Chick-fil-A Blocked From San Antonio Airport Over Accusations of 'Anti-LGBTQ Behavior'
Passengers traveling through San Antonio International Airport craving waffle fries and chicken will be out of luck, as Chick-fil-A has been dropped from the concessions lineup of SAT due to the company's support of anti-LGBTQ organizations.
On Thursday, the San Antonio City Council approved a seven-year contract with Paradies Lagardère to open new restaurants in the San Antonio International Airport's Terminal A, including Smoke Shack and Boss Bagels and Coffee. While the contract initially included Chick-fil-A, the council voted 6-4 to only approve the deal should the chicken chain be excluded, according to the council's website.
"With this decision, the City Council reaffirmed the work our city has done to become a champion of equality and inclusion. San Antonio is a city full of compassion, and we do not have room in our public facilities for a business with a legacy of anti-LGBTQ behavior," Councilman Roberto Treviño said in a statement following the vote. "San Antonio is a city full of compassion, and we do not have room in our public facilities for a business with a legacy of anti-LGBTQ behavior."
The decision to block the chain from opening in the airport came just one day after ThinkProgress published a report alleging that the fast food chain had donated more than $1.65 million in 2017 to the Fellowship of Christian Athletes, which requires a "sexual purity" policy for its employees.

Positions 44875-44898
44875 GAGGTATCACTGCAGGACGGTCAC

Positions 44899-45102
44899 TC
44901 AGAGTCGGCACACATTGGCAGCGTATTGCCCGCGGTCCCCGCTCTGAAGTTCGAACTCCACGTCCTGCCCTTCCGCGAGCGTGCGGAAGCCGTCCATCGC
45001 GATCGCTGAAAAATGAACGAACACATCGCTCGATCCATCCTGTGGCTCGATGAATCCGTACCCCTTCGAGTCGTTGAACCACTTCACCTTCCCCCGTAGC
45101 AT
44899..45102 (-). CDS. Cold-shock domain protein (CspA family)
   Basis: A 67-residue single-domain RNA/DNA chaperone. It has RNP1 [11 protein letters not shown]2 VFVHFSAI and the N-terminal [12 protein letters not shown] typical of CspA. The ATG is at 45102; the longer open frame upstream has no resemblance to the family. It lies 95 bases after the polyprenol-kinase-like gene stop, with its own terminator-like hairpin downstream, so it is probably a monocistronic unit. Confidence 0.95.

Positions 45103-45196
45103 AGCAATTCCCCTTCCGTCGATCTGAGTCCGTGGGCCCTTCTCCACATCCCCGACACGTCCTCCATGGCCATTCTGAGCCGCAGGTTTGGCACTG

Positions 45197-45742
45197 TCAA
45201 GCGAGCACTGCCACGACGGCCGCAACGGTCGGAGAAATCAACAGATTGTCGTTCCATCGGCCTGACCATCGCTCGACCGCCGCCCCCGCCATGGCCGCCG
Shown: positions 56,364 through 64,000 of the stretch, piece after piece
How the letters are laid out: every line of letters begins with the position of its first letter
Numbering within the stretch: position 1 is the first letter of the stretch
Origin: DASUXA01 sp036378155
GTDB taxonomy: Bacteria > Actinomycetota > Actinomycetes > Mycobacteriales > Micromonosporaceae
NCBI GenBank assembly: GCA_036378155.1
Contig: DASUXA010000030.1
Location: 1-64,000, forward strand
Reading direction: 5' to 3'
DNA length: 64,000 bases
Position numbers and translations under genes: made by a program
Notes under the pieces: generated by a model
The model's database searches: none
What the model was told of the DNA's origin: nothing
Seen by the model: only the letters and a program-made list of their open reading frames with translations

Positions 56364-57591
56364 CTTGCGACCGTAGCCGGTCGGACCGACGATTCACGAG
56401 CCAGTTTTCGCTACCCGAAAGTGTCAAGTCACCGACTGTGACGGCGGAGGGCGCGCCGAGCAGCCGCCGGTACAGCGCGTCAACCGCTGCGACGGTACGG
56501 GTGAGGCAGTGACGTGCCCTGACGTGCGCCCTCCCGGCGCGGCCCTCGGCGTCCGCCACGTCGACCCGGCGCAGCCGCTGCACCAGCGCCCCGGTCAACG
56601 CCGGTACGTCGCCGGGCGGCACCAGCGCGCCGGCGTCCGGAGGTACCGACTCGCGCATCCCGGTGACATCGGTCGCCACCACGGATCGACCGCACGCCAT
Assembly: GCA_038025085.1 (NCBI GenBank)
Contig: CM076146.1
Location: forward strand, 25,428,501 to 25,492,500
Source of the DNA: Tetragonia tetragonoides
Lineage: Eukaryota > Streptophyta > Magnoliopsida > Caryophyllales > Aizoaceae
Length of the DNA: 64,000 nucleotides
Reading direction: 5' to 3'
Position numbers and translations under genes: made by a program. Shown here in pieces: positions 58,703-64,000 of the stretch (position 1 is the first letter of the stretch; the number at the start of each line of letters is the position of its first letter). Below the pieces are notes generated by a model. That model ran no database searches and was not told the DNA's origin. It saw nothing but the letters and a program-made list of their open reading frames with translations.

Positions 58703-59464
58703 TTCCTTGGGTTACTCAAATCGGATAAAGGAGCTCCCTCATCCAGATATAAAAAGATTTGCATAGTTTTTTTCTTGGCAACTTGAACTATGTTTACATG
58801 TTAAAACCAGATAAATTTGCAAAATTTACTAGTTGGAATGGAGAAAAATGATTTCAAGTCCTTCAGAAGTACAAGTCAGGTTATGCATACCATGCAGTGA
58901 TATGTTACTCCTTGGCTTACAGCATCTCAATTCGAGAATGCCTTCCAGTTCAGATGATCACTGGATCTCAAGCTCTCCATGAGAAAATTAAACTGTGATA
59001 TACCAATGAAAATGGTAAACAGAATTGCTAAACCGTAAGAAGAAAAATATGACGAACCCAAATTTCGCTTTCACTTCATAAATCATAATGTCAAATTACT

The Chick-fil-A Foundation also donated $6,000 to the Paul Anderson Youth Home, a "Christian residential home for trouble youth" that teaches boys that homosexuality is wrong and that same-sex marriage is "rage against Jesus Christ and His values." A total of $15,000 was donated to the Salvation Army, a group that has a long record of accusations of LGBTQ discrimination.
"Our intention both at the corporate and restaurant level is to have a positive influence on our communities by donating to programs that benefit youth and education and are welcoming to all," Rodney Bullard, the Chick-fil-A vice president of corporate social responsibility and the executive director of the Chick-fil-A Foundation, said in a statement addressing the report. "We are proud of the impact we've been able to make so far, and we have a lot yet to do."
"We have no policy of discrimination against any group. We do not have a political or social agenda and more than 120,000 people from different backgrounds and beliefs represent the Chick-fil-A brand," the statement concluded.
The fast food chain's ban from the San Antonio International Airport follows the November 2018 incident in which New Jersey's Rider University removed the fast food chain from a student survey asking which restaurants they wanted brought to campus. The university cited the company's attitudes toward the LGBTQ community as the reason for nixing the option.0comments